Node Man wrote: »
    Once my physical lab got larger, a real surprise was the complexity of managing all the routers,switches and servers power cords. Many servers have two electrical cords for each box. a lab of 14 devices can have 20 or more electrical cords. I eventually had to start managing just the surge protectors.

    ;) This sounds more like a small business network than a home lab. I can understand the burden though, with only a handful of devices a lab can become a mess of cables and power adapters very quickly.
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    MAC_AddyMAC_Addy Member Posts: 1,740 ■■■■□□□□□□
    Always keep your network closets neat and tidy! However, if you're new to a role and you have messy cabinets, racks or network rooms - make a point to stay late one night and tidy the wiring. Troubleshooting a messy cabling mess is often 90% of the work.

    Document the links, too. So use CDP to see where the important links are, and be sure to see where the trunks go, too. What I do for network racks is I use Yellow cables for important links (trunks, wifi, to the router) and Blue as regular patch cords. Keep this documented so when someone needs to go out to a site, you can hand them a piece of paper with a nice and pretty picture of how it should be.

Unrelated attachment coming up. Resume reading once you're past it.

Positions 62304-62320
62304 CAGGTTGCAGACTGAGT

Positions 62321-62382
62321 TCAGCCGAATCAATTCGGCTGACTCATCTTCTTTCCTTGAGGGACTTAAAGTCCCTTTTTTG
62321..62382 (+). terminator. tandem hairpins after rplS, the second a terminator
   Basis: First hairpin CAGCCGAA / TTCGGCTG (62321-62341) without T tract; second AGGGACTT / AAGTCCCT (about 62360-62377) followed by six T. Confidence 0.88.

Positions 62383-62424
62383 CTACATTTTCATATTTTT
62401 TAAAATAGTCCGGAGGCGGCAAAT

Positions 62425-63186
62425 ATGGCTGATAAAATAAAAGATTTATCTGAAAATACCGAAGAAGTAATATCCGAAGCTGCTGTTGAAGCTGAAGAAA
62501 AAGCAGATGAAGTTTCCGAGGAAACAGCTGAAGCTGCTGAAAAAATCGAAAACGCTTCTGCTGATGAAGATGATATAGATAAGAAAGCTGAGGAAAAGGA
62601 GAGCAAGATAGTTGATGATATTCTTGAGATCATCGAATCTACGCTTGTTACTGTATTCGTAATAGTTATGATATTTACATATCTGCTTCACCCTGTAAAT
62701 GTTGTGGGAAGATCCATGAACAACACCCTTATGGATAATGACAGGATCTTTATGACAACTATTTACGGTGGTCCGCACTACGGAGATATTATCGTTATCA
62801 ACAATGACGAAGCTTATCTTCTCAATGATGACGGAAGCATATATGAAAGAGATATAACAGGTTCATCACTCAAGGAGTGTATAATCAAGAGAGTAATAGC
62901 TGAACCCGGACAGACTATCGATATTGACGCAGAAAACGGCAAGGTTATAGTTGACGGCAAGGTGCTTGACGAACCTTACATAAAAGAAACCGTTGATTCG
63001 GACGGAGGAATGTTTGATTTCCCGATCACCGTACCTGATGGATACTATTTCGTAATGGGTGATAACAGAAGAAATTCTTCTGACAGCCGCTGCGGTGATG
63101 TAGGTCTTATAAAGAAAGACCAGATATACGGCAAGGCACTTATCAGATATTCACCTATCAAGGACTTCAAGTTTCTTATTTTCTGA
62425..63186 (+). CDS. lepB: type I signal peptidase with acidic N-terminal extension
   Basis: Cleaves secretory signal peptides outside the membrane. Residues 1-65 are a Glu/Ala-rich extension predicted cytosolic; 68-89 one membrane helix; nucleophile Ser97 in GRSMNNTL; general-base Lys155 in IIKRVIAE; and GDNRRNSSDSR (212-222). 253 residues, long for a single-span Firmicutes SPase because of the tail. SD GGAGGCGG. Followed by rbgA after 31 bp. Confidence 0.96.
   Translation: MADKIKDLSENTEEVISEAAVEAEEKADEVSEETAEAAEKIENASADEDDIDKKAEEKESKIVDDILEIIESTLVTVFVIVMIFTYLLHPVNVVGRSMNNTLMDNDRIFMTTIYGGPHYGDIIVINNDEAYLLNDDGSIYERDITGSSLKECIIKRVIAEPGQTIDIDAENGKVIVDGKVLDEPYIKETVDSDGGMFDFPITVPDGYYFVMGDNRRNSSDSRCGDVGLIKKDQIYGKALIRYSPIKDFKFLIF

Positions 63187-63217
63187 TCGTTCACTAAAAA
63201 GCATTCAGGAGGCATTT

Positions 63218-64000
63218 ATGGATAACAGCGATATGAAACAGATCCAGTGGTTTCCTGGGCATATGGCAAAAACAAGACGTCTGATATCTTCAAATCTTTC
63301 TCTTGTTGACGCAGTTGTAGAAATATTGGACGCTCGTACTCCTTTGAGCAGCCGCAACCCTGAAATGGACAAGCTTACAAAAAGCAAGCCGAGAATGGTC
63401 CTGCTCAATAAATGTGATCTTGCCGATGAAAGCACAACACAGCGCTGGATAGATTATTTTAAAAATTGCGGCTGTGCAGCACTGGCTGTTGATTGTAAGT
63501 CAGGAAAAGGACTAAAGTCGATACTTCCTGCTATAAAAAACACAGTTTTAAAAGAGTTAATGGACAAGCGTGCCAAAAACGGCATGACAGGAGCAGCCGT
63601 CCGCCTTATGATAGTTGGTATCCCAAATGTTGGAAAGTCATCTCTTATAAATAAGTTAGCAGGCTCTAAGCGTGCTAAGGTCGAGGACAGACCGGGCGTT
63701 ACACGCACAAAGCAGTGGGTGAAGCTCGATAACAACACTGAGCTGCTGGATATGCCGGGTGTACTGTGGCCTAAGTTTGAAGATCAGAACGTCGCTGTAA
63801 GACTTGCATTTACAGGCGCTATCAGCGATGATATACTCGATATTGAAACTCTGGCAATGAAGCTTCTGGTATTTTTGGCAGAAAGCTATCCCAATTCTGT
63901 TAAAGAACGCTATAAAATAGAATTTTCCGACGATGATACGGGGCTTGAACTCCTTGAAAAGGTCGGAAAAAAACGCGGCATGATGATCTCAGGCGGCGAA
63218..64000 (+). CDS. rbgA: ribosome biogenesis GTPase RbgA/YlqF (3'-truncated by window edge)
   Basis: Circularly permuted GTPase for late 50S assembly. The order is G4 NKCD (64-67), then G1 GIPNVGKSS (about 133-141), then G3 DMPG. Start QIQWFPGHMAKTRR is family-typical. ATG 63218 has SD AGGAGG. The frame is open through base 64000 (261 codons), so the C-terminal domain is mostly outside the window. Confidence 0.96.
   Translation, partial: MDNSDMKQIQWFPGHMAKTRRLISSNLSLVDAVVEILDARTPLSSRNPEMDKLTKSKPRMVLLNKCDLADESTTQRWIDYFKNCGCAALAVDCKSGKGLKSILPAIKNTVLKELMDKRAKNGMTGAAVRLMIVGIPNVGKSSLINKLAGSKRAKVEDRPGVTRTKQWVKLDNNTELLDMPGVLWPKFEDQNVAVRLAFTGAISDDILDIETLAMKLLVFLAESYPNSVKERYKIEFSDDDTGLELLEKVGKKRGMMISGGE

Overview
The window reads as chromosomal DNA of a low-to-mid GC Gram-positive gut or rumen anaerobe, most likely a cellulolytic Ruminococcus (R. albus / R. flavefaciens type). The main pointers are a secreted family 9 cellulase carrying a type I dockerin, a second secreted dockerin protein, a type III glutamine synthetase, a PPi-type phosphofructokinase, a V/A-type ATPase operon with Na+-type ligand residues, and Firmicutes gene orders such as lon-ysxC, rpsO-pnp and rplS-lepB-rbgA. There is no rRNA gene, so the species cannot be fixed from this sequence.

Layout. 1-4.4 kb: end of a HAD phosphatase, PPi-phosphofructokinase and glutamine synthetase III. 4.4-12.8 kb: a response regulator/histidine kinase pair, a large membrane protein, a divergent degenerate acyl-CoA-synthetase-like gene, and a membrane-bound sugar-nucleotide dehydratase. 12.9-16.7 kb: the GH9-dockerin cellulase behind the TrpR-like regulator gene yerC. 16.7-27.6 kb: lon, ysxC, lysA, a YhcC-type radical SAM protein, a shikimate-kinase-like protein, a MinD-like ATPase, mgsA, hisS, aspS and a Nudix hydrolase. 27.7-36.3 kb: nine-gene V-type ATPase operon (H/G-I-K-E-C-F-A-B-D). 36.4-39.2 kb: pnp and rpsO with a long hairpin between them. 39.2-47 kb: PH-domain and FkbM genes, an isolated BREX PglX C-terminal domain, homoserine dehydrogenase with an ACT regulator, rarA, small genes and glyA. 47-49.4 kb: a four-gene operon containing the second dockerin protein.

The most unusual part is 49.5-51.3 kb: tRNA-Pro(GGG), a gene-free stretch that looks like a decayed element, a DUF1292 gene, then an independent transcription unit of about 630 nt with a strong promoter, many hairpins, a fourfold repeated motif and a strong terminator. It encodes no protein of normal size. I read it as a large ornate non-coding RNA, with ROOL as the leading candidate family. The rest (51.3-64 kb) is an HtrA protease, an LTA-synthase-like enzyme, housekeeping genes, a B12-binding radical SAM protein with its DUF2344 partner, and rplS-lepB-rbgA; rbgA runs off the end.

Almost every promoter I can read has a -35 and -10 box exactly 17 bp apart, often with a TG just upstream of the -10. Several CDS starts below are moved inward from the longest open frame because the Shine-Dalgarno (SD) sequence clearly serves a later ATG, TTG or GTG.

Keep standards!
    2017 Certification Goals:
    CCNP R/S
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    Node ManNode Man Member Posts: 668 ■■■□□□□□□□
    Label the ends of the ethernet cables! It helps alot.

    I tried taking a couple photos of my lab rack. Every pic looks dark and fuzzy, not what the lab deserves icon_smile.gif I'll probably have to post up a bad photo
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    prdemonprdemon Member Posts: 54 ■■■□□□□□□□
    MAC_Addy wrote: »
    Yep, just wait until you walk into a building and have to re-cable an entire cabinet of power cables, fiber, and patch cords. SO. MUCH. PHUN.

    Gonna do all of this FUN this weekend at work.....YAY